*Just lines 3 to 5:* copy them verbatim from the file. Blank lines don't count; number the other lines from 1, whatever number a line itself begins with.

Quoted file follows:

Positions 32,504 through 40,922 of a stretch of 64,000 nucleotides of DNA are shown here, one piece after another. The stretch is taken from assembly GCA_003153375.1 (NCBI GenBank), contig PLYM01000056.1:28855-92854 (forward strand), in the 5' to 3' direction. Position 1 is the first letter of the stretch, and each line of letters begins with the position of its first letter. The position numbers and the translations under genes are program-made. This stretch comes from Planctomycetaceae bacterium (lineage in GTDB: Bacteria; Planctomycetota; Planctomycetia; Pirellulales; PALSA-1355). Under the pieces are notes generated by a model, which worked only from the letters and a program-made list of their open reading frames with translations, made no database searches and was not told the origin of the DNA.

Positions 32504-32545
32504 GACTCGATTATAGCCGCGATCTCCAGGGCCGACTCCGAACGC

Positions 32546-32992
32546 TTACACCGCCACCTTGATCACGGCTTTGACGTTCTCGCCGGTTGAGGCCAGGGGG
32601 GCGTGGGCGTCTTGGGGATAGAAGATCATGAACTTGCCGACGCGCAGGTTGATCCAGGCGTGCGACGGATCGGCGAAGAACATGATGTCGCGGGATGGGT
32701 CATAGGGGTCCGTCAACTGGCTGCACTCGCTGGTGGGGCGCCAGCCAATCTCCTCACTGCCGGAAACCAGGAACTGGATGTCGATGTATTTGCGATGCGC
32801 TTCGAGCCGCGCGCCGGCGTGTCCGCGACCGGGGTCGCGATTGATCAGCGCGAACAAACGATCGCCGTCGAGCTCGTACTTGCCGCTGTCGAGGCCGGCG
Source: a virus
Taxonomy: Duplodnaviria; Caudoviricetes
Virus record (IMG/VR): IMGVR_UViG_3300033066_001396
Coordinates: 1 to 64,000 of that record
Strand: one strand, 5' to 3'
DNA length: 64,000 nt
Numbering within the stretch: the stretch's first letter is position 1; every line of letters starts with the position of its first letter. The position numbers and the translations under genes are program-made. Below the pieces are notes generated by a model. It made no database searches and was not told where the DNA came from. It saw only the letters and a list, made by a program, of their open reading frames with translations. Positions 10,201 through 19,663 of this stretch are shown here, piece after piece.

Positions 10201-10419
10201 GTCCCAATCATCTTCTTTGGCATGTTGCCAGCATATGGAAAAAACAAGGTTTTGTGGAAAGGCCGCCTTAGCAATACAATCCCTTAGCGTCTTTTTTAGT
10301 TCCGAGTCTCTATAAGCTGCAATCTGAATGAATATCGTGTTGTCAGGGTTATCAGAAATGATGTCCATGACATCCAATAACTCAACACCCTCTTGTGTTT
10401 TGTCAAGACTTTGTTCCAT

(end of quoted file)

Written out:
32504 GACTCGATTATAGCCGCGATCTCCAGGGCCGACTCCGAACGC

Positions 32546-32992
32546 TTACACCGCCACCTTGATCACGGCTTTGACGTTCTCGCCGGTTGAGGCCAGGGGG